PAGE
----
Severe combined immunodeficiency (SCID) is an inherited disease sometimes known as 'Boy in the bubble syndrome', because the patient lacks one or more type of immune cell, making them very susceptible to infections.
Dik van Gent and colleagues, at Erasmus Medical Center, The Netherlands, have now identified a new genetic cause of SCID characterized by a lack of T cells and B cells (T–B– SCID). Specifically, they identified a patient with T–B– SCID who has a mutation in the gene DNA-PKcs.
Their study appears online Dec. 15 in the Journal of Clinical Investigation.
Further analysis revealed the reason that the mutant DNA-PKcs protein generated as a result of the DNA-PKcs genetic mutation caused SCID: it was unable to activate another protein (known as Artemis) that is essential for the development of T cells and B cells.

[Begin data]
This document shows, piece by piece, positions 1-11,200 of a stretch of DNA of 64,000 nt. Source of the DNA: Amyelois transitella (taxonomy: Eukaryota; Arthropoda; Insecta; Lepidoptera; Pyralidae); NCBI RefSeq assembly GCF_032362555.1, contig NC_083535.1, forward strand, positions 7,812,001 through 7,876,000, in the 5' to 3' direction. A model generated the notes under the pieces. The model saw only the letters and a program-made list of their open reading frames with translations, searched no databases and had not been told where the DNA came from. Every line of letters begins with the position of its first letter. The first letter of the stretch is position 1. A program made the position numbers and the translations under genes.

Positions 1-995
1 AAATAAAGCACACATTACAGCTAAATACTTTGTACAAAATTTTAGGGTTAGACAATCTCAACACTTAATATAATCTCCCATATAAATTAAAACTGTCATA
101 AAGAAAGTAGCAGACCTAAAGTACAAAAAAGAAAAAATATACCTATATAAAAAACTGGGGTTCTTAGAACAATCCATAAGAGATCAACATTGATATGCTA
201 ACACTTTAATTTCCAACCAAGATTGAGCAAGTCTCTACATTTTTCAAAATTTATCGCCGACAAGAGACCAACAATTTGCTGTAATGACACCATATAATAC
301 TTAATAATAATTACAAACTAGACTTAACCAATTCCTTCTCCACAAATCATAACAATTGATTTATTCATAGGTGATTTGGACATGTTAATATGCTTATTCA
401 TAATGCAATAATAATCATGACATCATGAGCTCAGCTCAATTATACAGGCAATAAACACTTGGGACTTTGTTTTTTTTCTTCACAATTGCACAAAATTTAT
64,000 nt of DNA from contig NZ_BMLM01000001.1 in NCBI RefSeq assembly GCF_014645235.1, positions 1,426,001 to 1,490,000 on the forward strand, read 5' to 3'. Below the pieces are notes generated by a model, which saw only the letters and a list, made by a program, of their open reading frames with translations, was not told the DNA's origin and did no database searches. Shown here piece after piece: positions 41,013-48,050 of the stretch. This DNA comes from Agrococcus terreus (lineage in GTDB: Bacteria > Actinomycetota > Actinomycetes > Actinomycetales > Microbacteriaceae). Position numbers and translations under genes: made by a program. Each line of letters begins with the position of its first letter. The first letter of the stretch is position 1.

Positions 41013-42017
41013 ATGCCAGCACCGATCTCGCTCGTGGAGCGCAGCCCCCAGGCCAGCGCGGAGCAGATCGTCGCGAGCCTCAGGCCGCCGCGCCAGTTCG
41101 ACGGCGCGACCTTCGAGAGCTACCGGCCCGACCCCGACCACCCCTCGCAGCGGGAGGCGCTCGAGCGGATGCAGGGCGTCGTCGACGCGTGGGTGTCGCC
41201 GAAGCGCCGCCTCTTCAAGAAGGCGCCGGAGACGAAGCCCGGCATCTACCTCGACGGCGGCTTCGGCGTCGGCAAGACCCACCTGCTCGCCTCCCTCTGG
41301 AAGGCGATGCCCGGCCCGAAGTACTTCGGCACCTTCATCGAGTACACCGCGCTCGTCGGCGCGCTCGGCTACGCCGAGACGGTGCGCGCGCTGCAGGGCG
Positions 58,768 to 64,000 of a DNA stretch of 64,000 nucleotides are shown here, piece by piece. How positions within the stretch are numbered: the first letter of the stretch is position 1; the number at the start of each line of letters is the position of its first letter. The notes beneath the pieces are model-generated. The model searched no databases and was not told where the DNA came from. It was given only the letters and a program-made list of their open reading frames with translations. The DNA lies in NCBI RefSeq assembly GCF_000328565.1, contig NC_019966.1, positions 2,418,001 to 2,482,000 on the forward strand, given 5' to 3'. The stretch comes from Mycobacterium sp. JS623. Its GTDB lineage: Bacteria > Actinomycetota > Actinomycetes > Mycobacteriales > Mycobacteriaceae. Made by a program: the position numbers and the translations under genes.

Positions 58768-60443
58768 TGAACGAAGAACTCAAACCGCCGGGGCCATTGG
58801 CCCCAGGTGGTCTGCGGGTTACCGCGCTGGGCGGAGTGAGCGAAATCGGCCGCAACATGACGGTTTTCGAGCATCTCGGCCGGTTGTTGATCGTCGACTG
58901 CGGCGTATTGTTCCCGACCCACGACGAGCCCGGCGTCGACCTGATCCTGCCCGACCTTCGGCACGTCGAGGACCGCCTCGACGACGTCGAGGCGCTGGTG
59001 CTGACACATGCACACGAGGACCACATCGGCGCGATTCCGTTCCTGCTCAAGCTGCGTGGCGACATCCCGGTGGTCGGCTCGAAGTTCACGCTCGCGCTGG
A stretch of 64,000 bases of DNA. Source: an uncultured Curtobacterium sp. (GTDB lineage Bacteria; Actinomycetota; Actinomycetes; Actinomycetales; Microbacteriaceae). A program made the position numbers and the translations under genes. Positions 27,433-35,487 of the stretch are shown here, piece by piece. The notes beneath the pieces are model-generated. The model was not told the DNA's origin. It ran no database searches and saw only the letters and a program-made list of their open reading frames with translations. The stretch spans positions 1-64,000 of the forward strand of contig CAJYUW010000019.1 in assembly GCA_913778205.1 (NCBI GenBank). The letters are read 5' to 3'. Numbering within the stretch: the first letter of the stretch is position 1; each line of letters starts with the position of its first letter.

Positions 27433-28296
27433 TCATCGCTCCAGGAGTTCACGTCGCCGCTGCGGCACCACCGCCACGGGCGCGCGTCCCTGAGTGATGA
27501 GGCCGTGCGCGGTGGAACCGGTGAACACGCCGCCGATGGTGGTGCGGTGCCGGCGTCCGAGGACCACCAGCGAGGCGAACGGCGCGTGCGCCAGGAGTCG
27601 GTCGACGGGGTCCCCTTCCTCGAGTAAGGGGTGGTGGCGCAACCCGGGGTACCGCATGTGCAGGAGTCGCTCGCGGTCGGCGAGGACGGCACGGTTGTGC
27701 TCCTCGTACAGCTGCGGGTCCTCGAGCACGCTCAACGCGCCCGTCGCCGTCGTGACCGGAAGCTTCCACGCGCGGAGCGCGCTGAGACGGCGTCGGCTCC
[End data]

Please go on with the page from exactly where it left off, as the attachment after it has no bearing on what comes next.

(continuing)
Importantly, the mutant DNA-PKcs protein retained the ability to perform one of the main functions of normal DNA-PKcs protein (a process known as kinase activity). The authors therefore conclude that clinicians with patients who have T–B– SCID should consider the possibility that mutations in the gene DNA-PKcs might be the cause of disease, even in those individuals who have normal DNA-PKcs kinase activity.
- van der Burg et al. A DNA-PKcs mutation in a radiosensitive T–B– SCID patient inhibits Artemis activation and nonhomologous end-joining. Journal of Clinical Investigation, December 16, 2008; DOI: 10.1172/JCI37141
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